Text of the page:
Similarly, many underlying causes for secondary PH are being attacked in laboratories worldwide, genetics and biotech being key enablers frequently. 

A snapshot of promising research: http://www.phassociation.org/Research/PHA-NHLBIAwards

Also visit the Vera Moulton Wall Centre (Stanford School of Medicine), which was set up thanks to an anonymous gift of several million dollars: http://wallcenter.stanford.edu/

Promising Research there: http://med.stanford.edu/labs/rabinovitchbland/research1.html

More research: http://www.cam.ac.uk/research/features/breathtaking-new-treatments-for-a-fatal-lung-disease


I have PH/PAH. Do I need a heart/ lung transplant?

Heart/ Lung transplant is reserved for patients who have stopped responding to treatment. It is usually a measure of last resort.

In India, there have been sporadic attempts to perform this operation.  A hospital or two might be in the running to establish a practice of sorts, by bringing in trained surgeons.

Issues that concern:

  • Availability of a donor body and organ(s)
  • Establishment of a transparent, nation-wide registry for transplant candidates
  • High, operative costs
  • Post-operative infection management


Are certain groups more at risk with respect to PAH?

Yes. Especially young women.

There are anecdotal reports of onset of PAH symptoms during pregnancy and among postpartum women (i.e. after childbirth).

Estrogen, essentially a female harmone, has been linked to PH - both, negatively and positively. This has come to be known as the 'estrogen paradox' *

People older than 50 years are also at a higher risk.




Can children have PH/PAH?

Yes, they can.

FAQs on PH in Children: http://www.phassociation.org/page.aspx?pid=2510

How should one deal with one’s condition?

Golden rules:

  • Ask the doctor to write down the right medical term for the condition on the consultation papers/ prescription. Next ask him/ her DOs and the DONTs, with respect to drug interactions, lifestyle and nutrition.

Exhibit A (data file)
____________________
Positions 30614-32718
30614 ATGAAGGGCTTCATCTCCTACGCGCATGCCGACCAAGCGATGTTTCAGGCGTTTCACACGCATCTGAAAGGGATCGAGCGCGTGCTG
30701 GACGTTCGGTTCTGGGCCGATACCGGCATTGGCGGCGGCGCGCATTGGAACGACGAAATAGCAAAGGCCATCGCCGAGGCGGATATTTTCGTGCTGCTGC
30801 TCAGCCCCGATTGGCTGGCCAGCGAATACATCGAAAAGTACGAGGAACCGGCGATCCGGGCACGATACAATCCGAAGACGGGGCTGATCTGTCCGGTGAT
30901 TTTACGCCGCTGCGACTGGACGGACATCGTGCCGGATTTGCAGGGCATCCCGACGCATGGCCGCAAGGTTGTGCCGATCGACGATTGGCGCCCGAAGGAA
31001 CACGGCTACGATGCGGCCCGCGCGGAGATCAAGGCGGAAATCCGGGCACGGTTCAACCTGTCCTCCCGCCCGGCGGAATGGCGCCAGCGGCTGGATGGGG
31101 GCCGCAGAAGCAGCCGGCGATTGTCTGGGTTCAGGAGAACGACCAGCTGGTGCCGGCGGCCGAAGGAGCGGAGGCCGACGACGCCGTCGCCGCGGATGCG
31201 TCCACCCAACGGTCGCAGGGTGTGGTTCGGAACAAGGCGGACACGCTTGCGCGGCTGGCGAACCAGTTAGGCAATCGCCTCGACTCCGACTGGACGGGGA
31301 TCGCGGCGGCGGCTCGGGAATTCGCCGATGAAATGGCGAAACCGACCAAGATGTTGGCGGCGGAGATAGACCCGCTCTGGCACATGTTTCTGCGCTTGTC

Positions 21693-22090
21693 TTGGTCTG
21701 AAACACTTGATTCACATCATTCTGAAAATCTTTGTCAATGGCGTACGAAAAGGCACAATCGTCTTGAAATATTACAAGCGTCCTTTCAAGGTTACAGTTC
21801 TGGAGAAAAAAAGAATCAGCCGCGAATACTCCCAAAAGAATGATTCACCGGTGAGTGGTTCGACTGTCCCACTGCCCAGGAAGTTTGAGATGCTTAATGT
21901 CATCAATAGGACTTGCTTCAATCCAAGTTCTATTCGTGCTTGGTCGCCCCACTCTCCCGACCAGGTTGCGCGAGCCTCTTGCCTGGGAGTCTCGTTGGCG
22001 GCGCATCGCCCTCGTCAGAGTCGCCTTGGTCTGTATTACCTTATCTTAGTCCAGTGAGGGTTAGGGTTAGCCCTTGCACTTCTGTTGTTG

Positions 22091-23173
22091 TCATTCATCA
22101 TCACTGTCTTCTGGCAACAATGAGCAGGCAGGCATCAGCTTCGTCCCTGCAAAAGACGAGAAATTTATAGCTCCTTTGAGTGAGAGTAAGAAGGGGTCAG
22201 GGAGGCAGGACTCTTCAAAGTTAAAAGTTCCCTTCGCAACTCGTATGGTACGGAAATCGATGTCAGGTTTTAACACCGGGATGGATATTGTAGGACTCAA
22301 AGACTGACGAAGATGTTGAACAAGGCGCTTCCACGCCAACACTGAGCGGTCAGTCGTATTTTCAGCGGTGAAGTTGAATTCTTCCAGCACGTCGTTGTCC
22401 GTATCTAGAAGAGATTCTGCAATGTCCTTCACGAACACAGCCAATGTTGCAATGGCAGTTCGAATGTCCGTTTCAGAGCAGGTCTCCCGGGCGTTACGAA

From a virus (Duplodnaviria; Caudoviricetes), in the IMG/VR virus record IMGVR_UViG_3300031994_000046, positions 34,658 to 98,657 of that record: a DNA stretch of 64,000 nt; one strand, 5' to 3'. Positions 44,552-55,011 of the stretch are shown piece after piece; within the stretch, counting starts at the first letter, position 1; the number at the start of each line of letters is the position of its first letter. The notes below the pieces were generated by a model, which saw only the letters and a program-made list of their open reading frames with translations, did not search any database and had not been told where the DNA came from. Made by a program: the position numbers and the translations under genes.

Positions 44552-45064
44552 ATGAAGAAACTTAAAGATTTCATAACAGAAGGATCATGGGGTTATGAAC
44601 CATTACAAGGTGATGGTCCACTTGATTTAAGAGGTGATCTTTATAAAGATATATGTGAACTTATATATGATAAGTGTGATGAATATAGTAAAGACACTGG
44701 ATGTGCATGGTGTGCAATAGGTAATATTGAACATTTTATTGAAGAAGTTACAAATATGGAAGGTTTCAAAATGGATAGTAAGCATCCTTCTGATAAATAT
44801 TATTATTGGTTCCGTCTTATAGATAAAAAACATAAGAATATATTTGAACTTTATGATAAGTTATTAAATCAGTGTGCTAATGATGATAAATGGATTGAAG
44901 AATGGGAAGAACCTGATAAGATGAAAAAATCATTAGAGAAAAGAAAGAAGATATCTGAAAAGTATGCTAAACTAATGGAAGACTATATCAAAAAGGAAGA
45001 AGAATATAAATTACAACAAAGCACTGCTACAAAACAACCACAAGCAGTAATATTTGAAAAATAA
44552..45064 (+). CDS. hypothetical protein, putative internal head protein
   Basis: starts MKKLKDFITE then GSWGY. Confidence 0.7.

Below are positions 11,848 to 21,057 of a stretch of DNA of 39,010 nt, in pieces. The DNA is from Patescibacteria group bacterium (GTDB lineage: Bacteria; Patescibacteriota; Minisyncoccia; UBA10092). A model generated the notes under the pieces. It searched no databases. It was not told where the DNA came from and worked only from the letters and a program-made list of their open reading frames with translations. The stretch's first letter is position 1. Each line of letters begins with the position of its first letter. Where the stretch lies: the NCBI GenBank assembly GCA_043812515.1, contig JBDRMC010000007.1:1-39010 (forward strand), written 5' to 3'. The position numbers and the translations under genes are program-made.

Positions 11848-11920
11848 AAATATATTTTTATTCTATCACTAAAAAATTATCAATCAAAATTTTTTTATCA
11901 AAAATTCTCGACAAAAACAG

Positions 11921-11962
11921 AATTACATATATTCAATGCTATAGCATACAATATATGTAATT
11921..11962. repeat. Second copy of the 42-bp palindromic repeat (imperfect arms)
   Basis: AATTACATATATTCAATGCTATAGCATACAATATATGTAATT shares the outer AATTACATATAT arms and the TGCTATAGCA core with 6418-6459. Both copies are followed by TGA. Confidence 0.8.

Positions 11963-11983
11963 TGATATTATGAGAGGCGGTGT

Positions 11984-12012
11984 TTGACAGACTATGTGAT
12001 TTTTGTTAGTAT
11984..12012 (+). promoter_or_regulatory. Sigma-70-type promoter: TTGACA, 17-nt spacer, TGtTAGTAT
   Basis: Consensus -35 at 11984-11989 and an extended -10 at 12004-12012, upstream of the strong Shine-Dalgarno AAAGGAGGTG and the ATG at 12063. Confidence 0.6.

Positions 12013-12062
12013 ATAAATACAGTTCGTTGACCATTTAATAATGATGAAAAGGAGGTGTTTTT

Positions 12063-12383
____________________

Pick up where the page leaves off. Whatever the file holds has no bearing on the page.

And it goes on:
• Visit a library or surf the internet for information on the condition. There is likely to be an overflow of medical literature on the internet, especially of the clinical variety (aimed towards medical professionals). Look for 2 things:
    • reliable sources of information based on reputation, association, neutrality and/or expertise/depth
    • level or language you can understand
  • Find and master the basics – symptoms, warnings signs, test results/ readings, drug chronology and action, possible side-effects/toxicity, mechanism and chemistry of the body/organs, dysfunction related to condition
  • Be in touch with the body. Understand it. (Caregivers to listen carefully to the patient in order to do so)
  • Look at credible supplementation and alternative therapies/remedies/cures. Carry the information in print form to your doctor and actively discuss the possibility of its use (including safety).
  • Exchange information and experiences with fellow PH brave hearts.


Do drugs cause PH?

Users of, now discontinued, anti obesity (appetite suppressant) drugs Fenfluramine and Phentermine (popularly known as fen-phen) have reported a 23 time increase in the chances of contracting PH in their later years. Aminorex, Dexfenfluramine and Amfepramone (Diethylpropion) are other anti obesity drugs that been shown to bear the risk of contracting PH.

Illicit drugs such as cocaine/ amphetamines and rare toxicity in foods (monocrotaline) can cause PH as well.

Suspicion also points to estrogen compounds used as oral contraceptives or in hormone replacement therapy and aspartame (artificial sweetener) consumption.


Should other members of the family be tested for PH?

The chance of PH occurring in the other members of the family is negligible for most variants.

However, for patients with certain kinds of Pulmonary Arterial Hypertension (PAH), members of the immediate family (parents/ siblings/ children) may be at an increased risk of PH. The overall chances of the occurrence of PAH in a family member can be 1 person among 10.

A screening test like an Echocardiogram can only help point to the existence of the disease or otherwise (not carriage of a mutated PH gene). Genetic testing is therefore useful in cases where genetic mutation has been identified as the cause for PAH and/or 2 or more people in a family have or had PAH. Carriage of the relevant BMPR2 mutation bears a 20% chance of developing PAH.

No member in India has yet reported the availability or use of relevant ‘gene testing’. There are 6 labs available in India for gene testing. It is not known at this point in time as to whether they can test for a PAH gene. Lab details are available on http://www.ncbi.nlm.nih.gov

On genetic testing: http://www.phassociation.org/page.aspx?pid=924